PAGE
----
Following the 30-day pause of the rollout of 5G in the C-band, a group of national security experts including former Congressman Mike Rogers (R-MI) and several retired generals wrote to the White House, expressing deep concern about the national security implications of the Federal Aviation Administration’s (FAA) flawed assertions that aviation safety could be at risk from 5G transmissions.
They noted that the stakes are high in the race with China, a country that has deployed millions of 5G base stations and has dedicated twice as much valuable mid-spectrum to 5G versus the U.S. Notably U.S. weapons systems, cyber security, and intelligence capabilities will rely heavily on 5G technology, so there is a strategic imperative for the U.S. to win the 5G race.
The signers observe that given the wide-reaching nature of the China threat, it is troubling that U.S. 5G rollout in C-band got paused because of FAA pressure. The FAA, the Federal Communications Commission (FCC), and other agencies have long been aware of this rollout and have given it rigorous review, with the FCC, the expert agency for spectrum interference, concluding that 5G networks would not undermine aviation safety. Additionally, U.S. planes and pilots regularly fly to some 50 countries where 5G is deployed in the same or similar bands, and there have been no reports of interference.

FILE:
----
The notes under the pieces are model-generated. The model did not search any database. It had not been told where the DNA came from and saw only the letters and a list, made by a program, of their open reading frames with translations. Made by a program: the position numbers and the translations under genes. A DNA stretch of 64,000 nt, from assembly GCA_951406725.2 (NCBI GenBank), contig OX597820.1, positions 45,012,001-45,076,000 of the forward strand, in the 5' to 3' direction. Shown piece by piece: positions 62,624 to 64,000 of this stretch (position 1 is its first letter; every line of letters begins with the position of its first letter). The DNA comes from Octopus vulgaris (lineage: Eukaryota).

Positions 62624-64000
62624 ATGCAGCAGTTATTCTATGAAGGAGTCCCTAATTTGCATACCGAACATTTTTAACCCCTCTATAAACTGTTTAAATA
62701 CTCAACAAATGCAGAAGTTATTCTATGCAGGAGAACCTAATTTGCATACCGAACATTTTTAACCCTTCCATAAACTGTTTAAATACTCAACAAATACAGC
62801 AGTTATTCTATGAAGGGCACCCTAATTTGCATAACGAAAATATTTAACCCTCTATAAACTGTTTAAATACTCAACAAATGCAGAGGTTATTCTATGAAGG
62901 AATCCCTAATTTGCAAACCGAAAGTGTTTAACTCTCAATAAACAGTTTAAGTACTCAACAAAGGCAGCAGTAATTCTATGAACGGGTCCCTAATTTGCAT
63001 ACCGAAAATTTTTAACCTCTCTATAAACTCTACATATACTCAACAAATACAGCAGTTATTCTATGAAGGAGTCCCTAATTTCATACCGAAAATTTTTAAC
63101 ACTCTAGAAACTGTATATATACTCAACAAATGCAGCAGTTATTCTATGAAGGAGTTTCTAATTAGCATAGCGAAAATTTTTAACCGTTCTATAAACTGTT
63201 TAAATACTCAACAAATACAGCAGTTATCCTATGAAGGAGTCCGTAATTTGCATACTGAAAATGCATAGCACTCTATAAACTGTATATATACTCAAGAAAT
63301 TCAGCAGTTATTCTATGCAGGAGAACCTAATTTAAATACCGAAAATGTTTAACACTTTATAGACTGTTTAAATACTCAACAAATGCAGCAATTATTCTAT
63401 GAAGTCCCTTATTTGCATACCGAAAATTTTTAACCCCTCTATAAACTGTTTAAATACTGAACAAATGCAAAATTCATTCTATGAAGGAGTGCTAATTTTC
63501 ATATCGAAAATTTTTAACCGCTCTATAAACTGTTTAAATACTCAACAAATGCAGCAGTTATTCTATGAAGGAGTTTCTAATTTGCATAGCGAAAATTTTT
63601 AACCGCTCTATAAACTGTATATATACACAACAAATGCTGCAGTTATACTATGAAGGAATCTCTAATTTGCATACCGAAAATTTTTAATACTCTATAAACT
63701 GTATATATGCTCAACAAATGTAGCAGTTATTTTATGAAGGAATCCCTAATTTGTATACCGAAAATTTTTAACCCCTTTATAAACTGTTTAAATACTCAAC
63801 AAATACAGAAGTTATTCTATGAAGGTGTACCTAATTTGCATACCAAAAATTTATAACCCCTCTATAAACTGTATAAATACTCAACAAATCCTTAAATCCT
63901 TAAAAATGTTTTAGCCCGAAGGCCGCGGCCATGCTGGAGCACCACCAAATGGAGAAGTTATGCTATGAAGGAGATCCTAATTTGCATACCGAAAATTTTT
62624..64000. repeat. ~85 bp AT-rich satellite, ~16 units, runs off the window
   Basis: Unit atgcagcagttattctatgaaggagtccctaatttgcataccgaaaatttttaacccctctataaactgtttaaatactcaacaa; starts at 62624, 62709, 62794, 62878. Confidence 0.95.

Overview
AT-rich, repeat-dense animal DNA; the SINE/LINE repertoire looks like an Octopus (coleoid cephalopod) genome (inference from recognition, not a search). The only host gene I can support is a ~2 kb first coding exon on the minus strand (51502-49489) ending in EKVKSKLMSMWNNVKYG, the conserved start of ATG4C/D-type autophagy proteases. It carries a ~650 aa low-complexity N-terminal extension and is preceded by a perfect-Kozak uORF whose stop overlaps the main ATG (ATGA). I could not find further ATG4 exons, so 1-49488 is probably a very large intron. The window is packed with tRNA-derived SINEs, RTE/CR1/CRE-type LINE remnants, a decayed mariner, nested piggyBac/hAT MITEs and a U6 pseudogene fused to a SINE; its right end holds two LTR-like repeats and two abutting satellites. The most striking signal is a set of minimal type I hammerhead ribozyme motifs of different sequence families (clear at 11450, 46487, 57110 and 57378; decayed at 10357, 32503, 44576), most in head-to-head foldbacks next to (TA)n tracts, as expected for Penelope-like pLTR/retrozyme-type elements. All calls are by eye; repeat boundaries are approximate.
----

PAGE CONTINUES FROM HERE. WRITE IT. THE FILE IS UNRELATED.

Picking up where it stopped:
In any event, on November 24, AT&T and Verizon announced extensive voluntary, precautionary mitigation measures for 6 months to assuage the FAA’s concerns in the C-band. These measures include adopting power limits and transmission restrictions around airports to levels lower than any country in the world. While the FAA itself says that there is no evidence that 5G creates interference, the 6 month measure allows the FAA and FCC additional time for study and resolution of the issue.
The signers rightly urged the White House to provide leadership on resolving the matter quickly and avoid a costly mistake with profound consequences for U.S. economic competitiveness and national security.